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Posted at 07:22 PM ET, 06/27/2011

Jack Evans also has poker-related law firm conflict

Later this week, D.C. Council member Jack Evans (D-Ward 2) will gavel to order a long-overdue hearing on online poker, which is soon to be legal inside the District under a provision slipped into a December budget bill.

The provenance of the poker legislation has been controversial. Earlier this month, a Post editorial raised questions about Michael A. Brown, the Council member (I-At Large) who sponsored the language while working for a law firm that has significant interests in the gambling arena.

Though there is no direct evidence linking Brown’s poker support to the bidding of the law firm — Edwards, Angell, Palmer Dodge, which Brown left earlier this year — the potential for a conflict renews questions about D.C. Council members who also hold outside jobs.

That applies, in the case, to Evans as well.

He is of counsel to Patton Boggs, the law and lobbying firm, which includes among its many powerful clients the Penn National Gaming Corp., a regional giant in the gambling industry. It owns numerous gambling properties on the east coast, including the casinos located closest to the District: the Hollywood Casinos in Charles Town, W.V.; Perryville, Md.; and Grantville, Pa.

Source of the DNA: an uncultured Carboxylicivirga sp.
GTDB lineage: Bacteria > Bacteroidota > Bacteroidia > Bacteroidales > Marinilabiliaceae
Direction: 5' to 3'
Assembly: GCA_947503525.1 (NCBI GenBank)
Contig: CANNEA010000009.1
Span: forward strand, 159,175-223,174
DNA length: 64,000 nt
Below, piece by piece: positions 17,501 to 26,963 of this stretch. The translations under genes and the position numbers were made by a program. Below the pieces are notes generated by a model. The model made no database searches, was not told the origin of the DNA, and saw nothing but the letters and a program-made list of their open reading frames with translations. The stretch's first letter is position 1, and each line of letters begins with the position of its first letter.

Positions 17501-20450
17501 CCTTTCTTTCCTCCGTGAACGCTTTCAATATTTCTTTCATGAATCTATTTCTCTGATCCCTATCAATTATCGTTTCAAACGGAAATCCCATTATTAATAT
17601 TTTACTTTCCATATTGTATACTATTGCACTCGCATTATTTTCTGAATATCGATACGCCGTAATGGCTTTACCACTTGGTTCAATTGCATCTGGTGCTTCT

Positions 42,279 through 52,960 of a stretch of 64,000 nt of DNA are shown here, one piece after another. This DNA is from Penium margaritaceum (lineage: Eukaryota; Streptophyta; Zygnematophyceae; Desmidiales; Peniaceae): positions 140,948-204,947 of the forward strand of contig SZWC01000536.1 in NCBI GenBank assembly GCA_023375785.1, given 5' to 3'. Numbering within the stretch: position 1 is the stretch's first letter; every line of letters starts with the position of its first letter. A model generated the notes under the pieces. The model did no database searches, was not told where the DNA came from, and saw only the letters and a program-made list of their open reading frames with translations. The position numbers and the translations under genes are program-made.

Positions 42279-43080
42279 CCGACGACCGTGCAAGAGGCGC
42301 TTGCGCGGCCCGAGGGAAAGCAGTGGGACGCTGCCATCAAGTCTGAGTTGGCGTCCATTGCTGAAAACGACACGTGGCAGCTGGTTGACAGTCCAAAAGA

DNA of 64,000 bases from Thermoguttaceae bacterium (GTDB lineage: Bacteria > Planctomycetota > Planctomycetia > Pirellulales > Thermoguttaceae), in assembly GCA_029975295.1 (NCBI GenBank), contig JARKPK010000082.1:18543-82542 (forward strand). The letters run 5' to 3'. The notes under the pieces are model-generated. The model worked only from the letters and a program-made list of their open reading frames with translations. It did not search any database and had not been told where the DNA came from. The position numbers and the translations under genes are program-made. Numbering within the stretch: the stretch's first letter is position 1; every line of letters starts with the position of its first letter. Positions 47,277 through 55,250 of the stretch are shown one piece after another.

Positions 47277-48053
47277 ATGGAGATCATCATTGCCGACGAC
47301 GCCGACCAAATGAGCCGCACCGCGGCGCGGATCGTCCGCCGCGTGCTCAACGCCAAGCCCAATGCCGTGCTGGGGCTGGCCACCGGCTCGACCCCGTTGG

Penn National is represented by Patton’s James A. Reeder, who once owned a portion of the Charles Town race track (along with the firm’s name partner, Thomas H. Boggs Jr.) before selling it to Penn National in 2000, according to an SEC filing.

With regard to Internet poker, Penn National might have some interest in preventing the D.C. government from creating a new option for gamblers in the Washington area — gamblers who would otherwise patronize Penn National’s casinos. More generally, Patton Boggs advertises its skill “in all aspects of representation for the hotel, gaming and leisure industry” and its “unparalleled experience in legislative and regulatory advocacy, sophisticated business and project management counsel, particular experience in Indian gaming issues.”

That said, any conflict is speculative. Reeder said today that he has “never discussed” online poker with Evans and was not aware that Penn National had a position on the District poker initiative.

And Evans said there is “no connection” between his decision to hold a hearing and his law firm. “I didn’t even know [Patton Boggs represented Penn National] until you just told me,” he said Monday.

He added that the online poker provision is now law, and changing it would require new legislation — which would require Evans to convince six of his colleagues to support.

By  |  07:22 PM ET, 06/27/2011

 
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